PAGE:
CURRENTTRANSACTIONTYPE Function (Database)

Gets the current transaction type and sets a new type to be assigned.

Syntax


[TransactionType :=] CURRENTTRANSACTIONTYPE([TransactionType])  

Property Value/Return Value

Type: TransactionType

The type of transaction to be set or retrieved for the next transaction.

Remarks

This function sets the transaction type for the next transaction that starts when you are using Microsoft SQL Server. The transaction type determines the extent of locking that is performed on data in SQL Server tables and indexes. It also determines whether modifications to data can occur within the transaction. The following basic transaction types are available:

  • Browse

  • Snapshot

  • UpdateNoLocks

  • Update

  • Report

    The Report transaction type maps to one of the other basic transaction types. For more information about the behavior of the transaction types, see TransactionType Property.

    Using CURRENTTRANSACTIONTYPE to set a transaction type from within a currently active transaction does not affect the transaction type. You must set the transaction type before a transaction starts, which occurs at the first database call in a trigger or in a codeunit. If you set the current transaction type to a less isolated transaction behavior, for example, if you try to change an Update transaction to a Browse transaction, the function call is ignored. If you try to change the current transaction type to a more isolated transaction behavior, for example, from Browse to Update, you will receive an error message.

Example

In Example 1, CURRENTTRANSACTIONTYPE is used to set the required behavior of the next transaction in the database.

//Example 1  
CURRENTTRANSACTIONTYPE := TRANSACTIONTYPE::UpdateNoLocks;  

Example

In Example 2, CURRENTTRANSACTIONTYPE is used to return the transaction type setting for the current transaction.

//Example 2  
IF CURRENTTRANSACTIONTYPE = TRANSACTIONTYPE::UpdateNoLocks THEN...  

Example

Examples 3 and 4 show how to use the CURRENTTRANSACTIONTYPE function to set the transaction type for two separate transactions.

When you set the transaction type as in Example 3, you will get an update (or write) transaction using SERIALIZABLE behavior, which means that modifications are allowed within this transaction. SQL Server will guarantee the serializability of the transaction by placing the appropriate locks when you read from the table in the database.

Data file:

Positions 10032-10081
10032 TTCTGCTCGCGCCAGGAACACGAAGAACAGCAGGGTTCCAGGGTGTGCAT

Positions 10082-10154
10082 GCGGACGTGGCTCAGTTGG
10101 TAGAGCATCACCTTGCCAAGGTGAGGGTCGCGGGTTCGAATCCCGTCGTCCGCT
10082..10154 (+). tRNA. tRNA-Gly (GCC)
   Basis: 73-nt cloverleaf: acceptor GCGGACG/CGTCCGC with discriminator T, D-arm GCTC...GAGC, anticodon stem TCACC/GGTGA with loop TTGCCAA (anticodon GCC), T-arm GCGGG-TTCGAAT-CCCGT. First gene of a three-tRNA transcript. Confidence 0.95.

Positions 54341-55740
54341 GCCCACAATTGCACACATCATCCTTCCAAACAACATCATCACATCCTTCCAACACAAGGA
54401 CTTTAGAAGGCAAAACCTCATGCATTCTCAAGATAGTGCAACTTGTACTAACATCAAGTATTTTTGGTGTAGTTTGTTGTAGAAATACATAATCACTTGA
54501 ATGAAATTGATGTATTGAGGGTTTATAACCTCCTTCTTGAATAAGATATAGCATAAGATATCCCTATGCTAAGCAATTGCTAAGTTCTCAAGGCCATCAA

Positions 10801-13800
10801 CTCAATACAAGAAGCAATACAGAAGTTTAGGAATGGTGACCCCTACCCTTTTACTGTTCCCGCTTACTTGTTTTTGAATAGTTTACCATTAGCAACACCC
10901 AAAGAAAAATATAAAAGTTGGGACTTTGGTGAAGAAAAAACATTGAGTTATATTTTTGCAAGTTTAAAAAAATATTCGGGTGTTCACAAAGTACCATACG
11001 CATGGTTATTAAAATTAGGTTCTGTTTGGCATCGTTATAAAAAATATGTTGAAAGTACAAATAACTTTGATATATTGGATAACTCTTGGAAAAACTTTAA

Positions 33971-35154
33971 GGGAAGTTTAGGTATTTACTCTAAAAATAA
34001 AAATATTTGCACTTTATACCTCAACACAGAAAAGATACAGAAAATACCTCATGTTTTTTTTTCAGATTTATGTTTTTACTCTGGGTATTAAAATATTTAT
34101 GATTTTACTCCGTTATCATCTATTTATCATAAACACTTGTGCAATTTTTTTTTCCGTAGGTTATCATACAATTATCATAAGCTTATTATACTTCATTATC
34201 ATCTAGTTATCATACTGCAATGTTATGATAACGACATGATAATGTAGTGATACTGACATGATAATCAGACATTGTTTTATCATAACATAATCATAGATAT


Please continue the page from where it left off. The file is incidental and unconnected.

//Example 3  
CURRENTTRANSACTIONTYPE := TRANSACTIONTYPE::Update;  

Example

Examples 3 and 4 show how to use the CURRENTTRANSACTIONTYPE function to set the transaction type for two separate transactions.

When you set the transaction type as in Example 4, you will get a read-only, non-locking transaction. This means that no modifications are allowed within this transaction and that SQL Server does not add any locks. It is also possible to read any uncommitted data.

//Example 4  
CURRENTTRANSACTIONTYPE := TRANSACTIONTYPE::Browse;  

Example

In Example 5, the initial transaction type is UpdateNoLocks. This is usually the default transaction type for a trigger. When you try to change the transaction type from UpdateNoLocks to Browse, which is a less isolated transaction type, the function call is ignored. The current transaction type remains UpdateNoLocks. After the first Table.GET line, again, when you try to change the transaction type from UpdateNoLocks to Browse, the function call is ignored. The current transaction type remains UpdateNoLocks. Next, when you try to change the transaction type from UpdateNoLocks to Update, which is a more isolated transaction type, the function call causes an error message to be generated. The current transaction type remains UpdateNoLocks. After the COMMIT, you can set a new transaction type and change it again if it is required. After the second Table.GET line, the CURRENTTRANSACTIONTYPE call is ignored. The transaction type remains Update.

//Example 5  
OnInsert  
CURRENTTRANSACTIONTYPE := TRANSACTIONTYPE::Browse;  
Table.GET;  
CURRENTTRANSACTIONTYPE := TRANSACTIONTYPE::Browse;  
CURRENTTRANSACTIONTYPE := TRANSACTIONTYPE::Update;  
COMMIT;  
CURRENTTRANSACTIONTYPE := TRANSACTIONTYPE::Browse;  
CURRENTTRANSACTIONTYPE := TRANSACTIONTYPE::Update;  
Table.GET;  
CURRENTTRANSACTIONTYPE := TRANSACTIONTYPE::Browse;  
OnInsert.RETURN  
COMMIT;  

Example

In Example 6, the initial transaction type is UpdateNoLocks. The first two times that you try to change to a less isolated transaction type, the function call is ignored. Finally, when you try to change to a more isolated transaction type, the function call causes an error message to be generated.

//Example 6  
CODEUNIT  
CURRENTTRANSACTIONTYPE := TRANSACTIONTYPE::Snapshot;  
Report 1  
CURRENTTRANSACTIONTYPE := TRANSACTIONTYPE::Browse;  
Report 2  
CURRENTTRANSACTIONTYPE := TRANSACTIONTYPE::Update;  

See Also

Database